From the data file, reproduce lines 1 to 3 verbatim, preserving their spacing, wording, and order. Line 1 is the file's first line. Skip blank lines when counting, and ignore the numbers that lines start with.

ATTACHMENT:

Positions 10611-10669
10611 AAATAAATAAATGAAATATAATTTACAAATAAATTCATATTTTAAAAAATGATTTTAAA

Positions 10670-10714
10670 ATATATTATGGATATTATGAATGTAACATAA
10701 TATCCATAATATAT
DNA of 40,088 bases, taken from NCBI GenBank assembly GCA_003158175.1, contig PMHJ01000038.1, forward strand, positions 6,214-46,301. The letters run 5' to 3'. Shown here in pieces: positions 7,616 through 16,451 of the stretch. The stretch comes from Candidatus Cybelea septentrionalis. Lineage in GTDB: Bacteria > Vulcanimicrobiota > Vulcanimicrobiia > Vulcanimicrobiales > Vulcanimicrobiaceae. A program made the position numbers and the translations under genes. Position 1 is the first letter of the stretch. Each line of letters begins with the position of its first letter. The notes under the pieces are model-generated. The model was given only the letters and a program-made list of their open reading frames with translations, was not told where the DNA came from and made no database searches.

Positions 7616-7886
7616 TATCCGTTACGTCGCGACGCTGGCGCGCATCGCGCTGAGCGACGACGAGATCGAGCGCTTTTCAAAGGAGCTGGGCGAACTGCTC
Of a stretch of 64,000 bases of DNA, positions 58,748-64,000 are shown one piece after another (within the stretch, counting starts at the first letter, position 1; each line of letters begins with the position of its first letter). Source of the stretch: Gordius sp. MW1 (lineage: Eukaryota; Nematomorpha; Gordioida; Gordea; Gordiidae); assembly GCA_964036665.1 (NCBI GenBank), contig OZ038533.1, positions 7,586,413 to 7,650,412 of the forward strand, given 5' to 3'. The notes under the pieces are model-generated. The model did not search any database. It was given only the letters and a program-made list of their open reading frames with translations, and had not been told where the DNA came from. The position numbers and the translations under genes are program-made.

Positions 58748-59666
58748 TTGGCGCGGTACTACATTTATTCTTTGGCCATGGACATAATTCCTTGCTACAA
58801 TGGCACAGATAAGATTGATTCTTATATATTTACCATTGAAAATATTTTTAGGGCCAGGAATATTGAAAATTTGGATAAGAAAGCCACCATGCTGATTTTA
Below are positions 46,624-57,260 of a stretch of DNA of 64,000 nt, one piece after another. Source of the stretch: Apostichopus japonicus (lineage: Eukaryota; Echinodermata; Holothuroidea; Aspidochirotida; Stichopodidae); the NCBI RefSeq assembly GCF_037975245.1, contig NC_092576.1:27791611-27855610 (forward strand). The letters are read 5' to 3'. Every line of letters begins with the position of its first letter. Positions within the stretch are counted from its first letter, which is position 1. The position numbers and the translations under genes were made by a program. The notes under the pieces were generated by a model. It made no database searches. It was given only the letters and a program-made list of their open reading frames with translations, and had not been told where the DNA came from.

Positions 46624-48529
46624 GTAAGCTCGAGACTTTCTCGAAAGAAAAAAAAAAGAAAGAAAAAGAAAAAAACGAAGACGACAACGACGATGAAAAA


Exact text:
Positions 10611-10669
10611 AAATAAATAAATGAAATATAATTTACAAATAAATTCATATTTTAAAAAATGATTTTAAA

Positions 10670-10714